Complaints by Nassau residents about illegal fireworks have spiked more than 400%, as the pyrotechnics shatter the quiet of many communities, frighten household pets and create an unnecessary source of danger, particularly for young children, county officials said Thursday.
Nassau police have received 1,277 complaints about fireworks this year compared to 242 at this point in 2019 — a 427% increase, according to County Executive Laura Curran. In Suffolk County, police have received 144 complaints to date compared to 65 at this point last year, a 121% increase, officials said.
"The Fourth of July is a little more than a week away but in Nassau County it seems to have already arrived," Curran said during a news conference at Eisenhower Park in East Meadow where law enforcement illustrated the danger of fireworks by igniting a recently seized cache of illegal sparklers, M-80s and blockbusters.
Nassau Police Commissioner Patrick Ryder said complaints are coming from across the county but generally result in few arrests. By the time law enforcement arrive, Ryder said, the fireworks have often all been set off and all that remains is a cloud of smoke.
"When we get there the fireworks are done. Everyone stands back; they pick up their drink and stand there in the yard like nothing happened," Ryder said. "It's time for people to be responsible and act like adults … Unless they are in the act of lighting the fireworks off or we see it in their possession it’s impossible for us to take some kind of action."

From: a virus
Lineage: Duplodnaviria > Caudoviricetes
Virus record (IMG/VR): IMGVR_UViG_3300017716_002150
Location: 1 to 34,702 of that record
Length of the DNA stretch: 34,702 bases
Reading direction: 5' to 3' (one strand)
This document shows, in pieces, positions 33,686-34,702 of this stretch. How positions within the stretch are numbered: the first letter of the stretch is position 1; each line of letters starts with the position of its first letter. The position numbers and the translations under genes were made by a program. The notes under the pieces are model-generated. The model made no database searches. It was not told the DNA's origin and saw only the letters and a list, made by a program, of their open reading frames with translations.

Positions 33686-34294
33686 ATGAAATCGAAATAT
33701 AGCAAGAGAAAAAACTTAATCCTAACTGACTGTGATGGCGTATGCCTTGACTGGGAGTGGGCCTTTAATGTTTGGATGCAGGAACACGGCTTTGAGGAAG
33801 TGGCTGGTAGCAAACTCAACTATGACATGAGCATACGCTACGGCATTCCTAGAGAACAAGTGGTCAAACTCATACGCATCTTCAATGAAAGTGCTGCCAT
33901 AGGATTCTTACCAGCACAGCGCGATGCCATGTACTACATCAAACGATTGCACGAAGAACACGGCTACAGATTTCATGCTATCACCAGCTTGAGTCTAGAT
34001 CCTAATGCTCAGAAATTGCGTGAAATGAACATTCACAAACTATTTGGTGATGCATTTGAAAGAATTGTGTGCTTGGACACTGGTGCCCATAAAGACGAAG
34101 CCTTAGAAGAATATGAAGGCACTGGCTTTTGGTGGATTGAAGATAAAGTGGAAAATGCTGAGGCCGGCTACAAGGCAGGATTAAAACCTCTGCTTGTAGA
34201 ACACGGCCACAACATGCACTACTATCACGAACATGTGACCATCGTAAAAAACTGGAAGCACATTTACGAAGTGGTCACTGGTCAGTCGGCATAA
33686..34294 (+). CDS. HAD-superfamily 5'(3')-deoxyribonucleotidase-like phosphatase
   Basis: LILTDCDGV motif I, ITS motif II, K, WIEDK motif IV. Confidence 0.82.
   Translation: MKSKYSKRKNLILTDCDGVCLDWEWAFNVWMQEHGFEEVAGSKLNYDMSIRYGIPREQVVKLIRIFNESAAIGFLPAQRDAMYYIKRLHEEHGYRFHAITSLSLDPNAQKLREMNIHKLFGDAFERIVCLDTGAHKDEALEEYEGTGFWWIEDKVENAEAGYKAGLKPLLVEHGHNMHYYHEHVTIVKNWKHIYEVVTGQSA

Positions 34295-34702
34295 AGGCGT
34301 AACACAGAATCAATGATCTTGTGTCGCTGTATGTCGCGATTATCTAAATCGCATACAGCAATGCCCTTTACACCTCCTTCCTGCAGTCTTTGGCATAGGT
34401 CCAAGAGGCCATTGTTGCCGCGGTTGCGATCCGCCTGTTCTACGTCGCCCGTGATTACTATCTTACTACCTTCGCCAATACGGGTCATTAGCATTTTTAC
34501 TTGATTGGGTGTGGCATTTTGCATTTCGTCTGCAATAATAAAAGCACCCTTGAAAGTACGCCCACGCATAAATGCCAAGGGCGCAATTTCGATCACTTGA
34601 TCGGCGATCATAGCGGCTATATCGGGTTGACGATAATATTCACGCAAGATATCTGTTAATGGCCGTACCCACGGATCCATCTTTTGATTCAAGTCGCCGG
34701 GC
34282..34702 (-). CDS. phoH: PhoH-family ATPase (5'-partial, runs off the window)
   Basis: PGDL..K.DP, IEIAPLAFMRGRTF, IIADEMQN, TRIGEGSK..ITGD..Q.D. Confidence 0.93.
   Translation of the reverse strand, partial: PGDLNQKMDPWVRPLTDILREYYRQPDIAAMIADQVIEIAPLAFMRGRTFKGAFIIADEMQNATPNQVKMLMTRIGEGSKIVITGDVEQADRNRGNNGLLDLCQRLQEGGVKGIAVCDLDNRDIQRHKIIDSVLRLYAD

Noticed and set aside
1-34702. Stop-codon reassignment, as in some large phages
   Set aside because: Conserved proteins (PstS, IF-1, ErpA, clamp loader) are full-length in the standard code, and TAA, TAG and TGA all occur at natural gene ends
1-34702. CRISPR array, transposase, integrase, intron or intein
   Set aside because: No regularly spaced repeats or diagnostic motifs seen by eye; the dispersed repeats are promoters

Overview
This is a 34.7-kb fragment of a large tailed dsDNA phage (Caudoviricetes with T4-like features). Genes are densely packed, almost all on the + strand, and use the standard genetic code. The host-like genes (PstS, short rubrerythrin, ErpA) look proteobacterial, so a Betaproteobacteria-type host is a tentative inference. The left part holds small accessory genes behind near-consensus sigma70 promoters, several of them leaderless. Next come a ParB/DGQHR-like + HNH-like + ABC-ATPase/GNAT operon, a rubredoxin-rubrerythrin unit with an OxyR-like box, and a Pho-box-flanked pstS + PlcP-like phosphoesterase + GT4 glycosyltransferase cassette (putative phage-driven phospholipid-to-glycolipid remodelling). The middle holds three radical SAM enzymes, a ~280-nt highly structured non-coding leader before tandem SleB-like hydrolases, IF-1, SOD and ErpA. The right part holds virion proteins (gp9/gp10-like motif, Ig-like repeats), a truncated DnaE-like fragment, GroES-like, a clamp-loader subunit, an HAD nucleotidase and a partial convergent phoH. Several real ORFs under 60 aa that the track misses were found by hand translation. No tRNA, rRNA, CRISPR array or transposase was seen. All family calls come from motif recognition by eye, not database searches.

Nassau officials said fireworks are more than just a public nuisance, setting off vets with PTSD while terrorizing household pets and the county's wildlife.
"Fireworks stress animals out," said Nassau SPCA president Gary Rogers.
Gail Reinhardt said fireworks started earlier and louder this year in her North Valley Stream community.
"It sounds like bombs going off," she said. "My poor dog doesn’t want to walk in the street because of the fireworks."
Kim Bubanj said it sounds like gunshots going off in her Elmont neighborhood every night.
"I would prefer it to stop," she said. "Let them have their fun on the Fourth of July and let that be the end of it."
New York Mayor Bill de Blasio, who earlier this week announced a crackdown on suppliers and dealers of fireworks, said Thursday that the NYPD had arrested 12 people in the Bronx — "suppliers, people who are bringing in the actual quantities." The city sheriff's office, he said, arrested 10 people on Staten Island while the FDNY busted a dealer in Manhattan.
"This effort has just begun. It's going to keep growing," de Blasio said one day after a 3-year-old boy was injured in the Bronx when a firecracker went into his family's sixth floor apartment window. "We have to shut down the source."
Det. Lt. Ken Strigaro of the Nassau Police Department's Arson Bomb Squad said 35% of fireworks-related injuries are caused by sparklers, most often to children who suffer burns to their hands or fingers.
Ryder attributed the rise in fireworks complaints to the COVID-19 pandemic, with residents looking to let off steam after being cooped up at home for months.
"Let's enjoy our time together as families instead of spending it in the hospital or a night in the Nassau County jail because you got caught with these fireworks," Ryder said.
Nassau residents are encouraged to call 911 to report fireworks going off. Reports about the sale of illegal fireworks can be made through a new Department of Consumer of Affairs tip line at firstname.lastname@example.org
With Matthew Chayes, Cecilia Dowd and Howard Schnapp